A Beginner’s Guide to Surviving the Honolulu Marathon

The Honolulu Marathon is Dec. 10 this year—18 weeks away. Here’s how to plan now so you’ll be prepared.
Honolulu Marathon


Is the Honolulu Marathon on your bucket list? Do you sign up each year at the discounted kama‘āina rate, then forget to train? Good news: You still have time. Most beginner marathon programs are 18 weeks long—count back from the Honolulu Marathon date of Dec. 10 this year and that puts you at, well, now. Here are 10 things you need to get started.


1. Start with a training plan

Hal Higdon’s online programs are where many marathoners start. They’re five-days-a-week, traditional builds to a marathon, with beginner, intermediate and advanced options, depending on your starting point. Want to run fewer days? Try a FIRST program that gets you from zero to marathon in just three days per week.


2. There’s strength in numbers

Hate running alone? Brian Clark, Boca Hawai‘i and Hawai‘i Triathlon Center all offer three-days-a-week training clinics that offer the coaching and camaraderie you need to make the journey fun and keep you going. Or join runners with the Honolulu Marathon Clinic every Sunday at 7:30 a.m., a weekly meeting that trains nearly year-round, for free.


3. Get out the door

There’s a reason you see so many runners on the road on those rare mornings you’re up before dawn—motivation is highest first thing in the day. Set your alarm, have the coffee already set up so it’s waiting for you and step right into your running shoes. If you miss a workout in the morning, do it in the evening. If you miss a day, do it the next day. Just keep going.


4. Gear up

Your marathon is a great excuse to shop. Use the training time to find the most comfortable shorts and top. If something rubs a little on a 5-mile run, it’ll make you bleed on a 26-mile run. We’re light on sporting-goods stores in Honolulu, but Running Room and Lululemon have great options for men and women.


5. Shoes matter

You may be able to find them cheaper online, but the first time, go to a real running store to get fit. Experts will tell you if you need stability or can run in a neutral shoe. Be sure to tell them of any previous injuries so they can best help you.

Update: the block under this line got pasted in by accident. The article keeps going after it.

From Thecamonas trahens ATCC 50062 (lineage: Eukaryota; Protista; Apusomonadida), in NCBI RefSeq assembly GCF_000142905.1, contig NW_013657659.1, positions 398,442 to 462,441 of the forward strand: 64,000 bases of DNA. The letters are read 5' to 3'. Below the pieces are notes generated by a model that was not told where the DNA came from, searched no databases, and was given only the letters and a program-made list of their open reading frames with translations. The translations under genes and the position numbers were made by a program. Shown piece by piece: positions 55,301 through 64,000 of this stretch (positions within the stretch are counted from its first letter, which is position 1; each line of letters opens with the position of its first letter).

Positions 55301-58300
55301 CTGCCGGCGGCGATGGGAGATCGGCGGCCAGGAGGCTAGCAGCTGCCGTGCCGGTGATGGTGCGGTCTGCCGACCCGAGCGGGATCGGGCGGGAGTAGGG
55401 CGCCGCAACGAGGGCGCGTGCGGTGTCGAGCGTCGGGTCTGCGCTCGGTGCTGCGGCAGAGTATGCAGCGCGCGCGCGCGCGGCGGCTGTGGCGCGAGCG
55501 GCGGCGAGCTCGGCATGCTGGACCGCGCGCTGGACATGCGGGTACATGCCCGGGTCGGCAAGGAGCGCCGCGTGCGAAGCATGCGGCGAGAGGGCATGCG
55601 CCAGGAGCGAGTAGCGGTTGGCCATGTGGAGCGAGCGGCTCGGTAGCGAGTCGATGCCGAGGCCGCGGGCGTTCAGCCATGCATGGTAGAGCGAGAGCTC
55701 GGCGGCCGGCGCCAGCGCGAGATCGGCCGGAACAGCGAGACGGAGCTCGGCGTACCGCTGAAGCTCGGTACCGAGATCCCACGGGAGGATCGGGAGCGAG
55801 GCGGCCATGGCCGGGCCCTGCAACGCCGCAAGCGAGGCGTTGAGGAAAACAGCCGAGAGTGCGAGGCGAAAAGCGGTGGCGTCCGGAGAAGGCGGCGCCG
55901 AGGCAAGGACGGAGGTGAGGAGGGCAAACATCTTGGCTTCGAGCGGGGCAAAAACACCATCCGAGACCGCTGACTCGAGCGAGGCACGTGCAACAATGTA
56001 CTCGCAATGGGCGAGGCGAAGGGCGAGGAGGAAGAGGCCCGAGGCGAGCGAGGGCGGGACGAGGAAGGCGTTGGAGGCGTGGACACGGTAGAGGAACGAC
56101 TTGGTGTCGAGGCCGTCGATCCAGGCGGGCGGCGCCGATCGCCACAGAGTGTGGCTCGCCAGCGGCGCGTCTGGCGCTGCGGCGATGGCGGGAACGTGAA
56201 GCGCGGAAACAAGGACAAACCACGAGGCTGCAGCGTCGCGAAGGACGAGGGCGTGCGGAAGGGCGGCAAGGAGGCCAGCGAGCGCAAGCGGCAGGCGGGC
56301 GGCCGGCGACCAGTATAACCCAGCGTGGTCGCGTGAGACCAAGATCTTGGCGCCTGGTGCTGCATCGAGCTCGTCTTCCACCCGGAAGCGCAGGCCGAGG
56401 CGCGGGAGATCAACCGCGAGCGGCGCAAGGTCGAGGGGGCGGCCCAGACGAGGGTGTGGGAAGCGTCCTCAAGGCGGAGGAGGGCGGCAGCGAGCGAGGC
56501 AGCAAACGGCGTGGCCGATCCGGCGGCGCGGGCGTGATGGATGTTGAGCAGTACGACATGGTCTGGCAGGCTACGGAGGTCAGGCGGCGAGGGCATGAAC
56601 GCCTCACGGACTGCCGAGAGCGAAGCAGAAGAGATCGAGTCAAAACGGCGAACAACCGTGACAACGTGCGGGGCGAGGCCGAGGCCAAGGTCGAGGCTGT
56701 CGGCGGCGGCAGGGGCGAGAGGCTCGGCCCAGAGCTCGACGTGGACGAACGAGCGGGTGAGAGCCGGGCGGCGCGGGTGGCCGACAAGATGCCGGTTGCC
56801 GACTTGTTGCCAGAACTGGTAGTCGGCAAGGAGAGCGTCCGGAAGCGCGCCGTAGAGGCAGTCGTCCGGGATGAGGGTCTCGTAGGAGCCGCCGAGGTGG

6. Fuel up

We don’t store enough glycogen to get through 26 miles without calories. If you don’t practice eating in your training, you won’t know what does and doesn’t work for you, and a bad stomach can stop you in your tracks. Gels are the traditional fuel of marathoners, but many don’t like the consistency. However, now there are shot blocks, not unlike gummy candy, or waffles that are similar to cookies. Try them all in training and make sure you can run on them.


7. Drink, drink, drink

Up your water intake on days you run, but don’t go crazy. Drink some extra water immediately after a run, then drink to thirst for the rest of the day.


8. Recover

When your plan says rest, rest. Not recovering leads to injury. Eat—and quickly. Get something in your belly within 45 minutes of a long workout. Shoot for a 4-to-1 ratio of carbs to protein. Some people like chocolate milk, but a green smoothie from Lanikai Juice with a protein boost is a bit more fun and you can get some good fruit and vegetables in, too.


9. Relax

When race day comes, go to bed early. When you wake up, take a deep breath and revel in those pre-race jitters.


10. Enjoy

You’re doing this for fun. You’re ready—it’s a long, scenic, catered run with 27,000 friends on a beautiful island in the sea. There will be aid stations offering you water, Gatorade, oranges and bananas, helpful volunteers, bathrooms and plenty of cheering fans.


Important Dates for the Honolulu Marathon:

  • Nov. 1–25: These are your long runs, plan your weekend activities accordingly.

  • Nov. 26: Let your two-week taper begin!

  • Dec. 3: Last day to register online—entry fees go up by $95 the next day.

  • Dec. 10: Race day


Read more stories by Rachel Ross Bradley